SulKiDo - A Korean Martial art related to HapKiDo, KukSoolWon and TaeKwonDo
SulKiDo - FAQ - Syllabus - Technique - History - Contact
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How effective is it for self-defence ?

Like most martial arts, we can trace our roots back many centuries, however the current syllabus was codified by Grandmaster M.Y. Kim (8th Dan) during the 1960s and 70s. Both grandmaster Kim and the current head of SulKiDo in the U.K. served in the Korean Armed Forces and SulKiDo contains a wide variety of effective techniques covering the whole spectrum from restraint holds to lethal strikes. In ``The Official Self Defence Handbook'', (Pelham, 1985) MADEC describes SulKiDo thus:

``SulKiDo is mainly concerned with practical self-defence. It is possible to achieve both an early benefit through practise of striking techniques and a long-term benefit through knowledge of the locks, holds and throws.''

Different people find various techniques more appropriate to their own use, either because of mental attitude or inherent physical constraints, (many martial arts claim that strength and size are irrelevant and that one sort of training suits everyone - so why are all tournaments divided into sex and weight categories ?) and only by exploring a wide variety of options is it possible to decide what suits you best as an individual (we also think our large repertoire is one of the main factors making SulKiDo enjoyable to learn). We don't do full-contact (ie. knockout) sparring, but plenty of time is spent on bagwork and partner practise.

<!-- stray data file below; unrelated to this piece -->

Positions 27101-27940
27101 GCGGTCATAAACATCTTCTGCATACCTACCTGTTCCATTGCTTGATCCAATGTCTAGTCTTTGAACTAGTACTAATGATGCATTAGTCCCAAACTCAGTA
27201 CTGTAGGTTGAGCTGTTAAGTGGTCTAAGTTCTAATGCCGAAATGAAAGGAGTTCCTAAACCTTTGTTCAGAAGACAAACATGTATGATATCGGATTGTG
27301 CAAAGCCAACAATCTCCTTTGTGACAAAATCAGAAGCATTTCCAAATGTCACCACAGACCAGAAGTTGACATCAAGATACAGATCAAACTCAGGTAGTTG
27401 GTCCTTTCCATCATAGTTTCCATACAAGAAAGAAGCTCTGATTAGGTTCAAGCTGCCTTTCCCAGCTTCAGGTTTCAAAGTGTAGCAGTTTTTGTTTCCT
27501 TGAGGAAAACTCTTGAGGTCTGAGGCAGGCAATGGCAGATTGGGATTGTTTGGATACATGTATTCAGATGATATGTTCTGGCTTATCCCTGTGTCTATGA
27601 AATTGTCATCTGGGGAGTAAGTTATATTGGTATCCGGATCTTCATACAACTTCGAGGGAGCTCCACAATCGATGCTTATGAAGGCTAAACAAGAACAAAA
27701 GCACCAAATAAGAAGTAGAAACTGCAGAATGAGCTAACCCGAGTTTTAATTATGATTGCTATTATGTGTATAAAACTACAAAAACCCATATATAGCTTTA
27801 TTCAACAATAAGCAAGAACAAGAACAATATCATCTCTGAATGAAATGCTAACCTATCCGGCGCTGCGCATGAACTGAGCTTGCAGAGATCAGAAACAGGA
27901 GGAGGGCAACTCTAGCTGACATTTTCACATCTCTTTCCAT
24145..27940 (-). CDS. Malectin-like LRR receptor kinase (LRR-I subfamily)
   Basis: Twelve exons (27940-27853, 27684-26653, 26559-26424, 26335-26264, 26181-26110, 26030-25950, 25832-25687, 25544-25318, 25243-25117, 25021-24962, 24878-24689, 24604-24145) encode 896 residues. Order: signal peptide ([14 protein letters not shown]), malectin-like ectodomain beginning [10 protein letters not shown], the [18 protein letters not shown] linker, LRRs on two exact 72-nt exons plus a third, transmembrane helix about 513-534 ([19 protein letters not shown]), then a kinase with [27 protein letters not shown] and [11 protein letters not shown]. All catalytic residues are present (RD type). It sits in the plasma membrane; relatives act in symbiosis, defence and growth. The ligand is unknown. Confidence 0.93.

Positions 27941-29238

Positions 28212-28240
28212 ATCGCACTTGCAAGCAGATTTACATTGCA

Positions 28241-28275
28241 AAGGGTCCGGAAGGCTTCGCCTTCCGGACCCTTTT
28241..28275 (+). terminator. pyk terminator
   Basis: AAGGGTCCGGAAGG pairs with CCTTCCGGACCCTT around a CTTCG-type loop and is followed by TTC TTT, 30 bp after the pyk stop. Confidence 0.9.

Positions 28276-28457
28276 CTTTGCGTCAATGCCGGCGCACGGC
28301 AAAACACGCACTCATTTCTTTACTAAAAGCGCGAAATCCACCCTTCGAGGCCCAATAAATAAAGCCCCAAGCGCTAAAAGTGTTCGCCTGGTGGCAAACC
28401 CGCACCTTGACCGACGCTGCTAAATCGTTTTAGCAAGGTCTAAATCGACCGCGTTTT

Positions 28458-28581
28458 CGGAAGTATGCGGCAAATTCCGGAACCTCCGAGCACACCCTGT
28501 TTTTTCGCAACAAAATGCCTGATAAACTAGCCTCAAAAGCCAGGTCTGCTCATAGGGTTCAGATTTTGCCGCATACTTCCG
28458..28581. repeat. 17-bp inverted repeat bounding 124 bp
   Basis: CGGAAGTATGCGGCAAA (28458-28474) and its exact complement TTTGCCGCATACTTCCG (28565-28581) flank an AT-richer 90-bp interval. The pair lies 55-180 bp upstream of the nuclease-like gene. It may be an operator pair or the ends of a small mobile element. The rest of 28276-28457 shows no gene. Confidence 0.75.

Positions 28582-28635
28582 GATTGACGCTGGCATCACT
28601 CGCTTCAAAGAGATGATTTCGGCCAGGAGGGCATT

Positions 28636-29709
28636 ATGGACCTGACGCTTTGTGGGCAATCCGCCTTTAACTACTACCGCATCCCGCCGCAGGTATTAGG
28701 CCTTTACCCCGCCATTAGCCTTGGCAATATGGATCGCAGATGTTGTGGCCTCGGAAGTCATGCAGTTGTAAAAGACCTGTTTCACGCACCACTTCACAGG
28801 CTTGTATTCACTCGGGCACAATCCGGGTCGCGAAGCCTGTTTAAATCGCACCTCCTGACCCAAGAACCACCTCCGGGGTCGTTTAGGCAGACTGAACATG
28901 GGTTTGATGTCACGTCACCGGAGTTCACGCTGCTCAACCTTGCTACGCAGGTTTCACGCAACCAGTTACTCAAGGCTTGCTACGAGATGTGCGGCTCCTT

Our local instructors have taught self-defence seminars for colleges, womens' groups and departments (assisted by other club members). They have been resident in Oxford for over 20 years, and are both familiar and experienced with the concerns and requirements of students and residents in Oxford.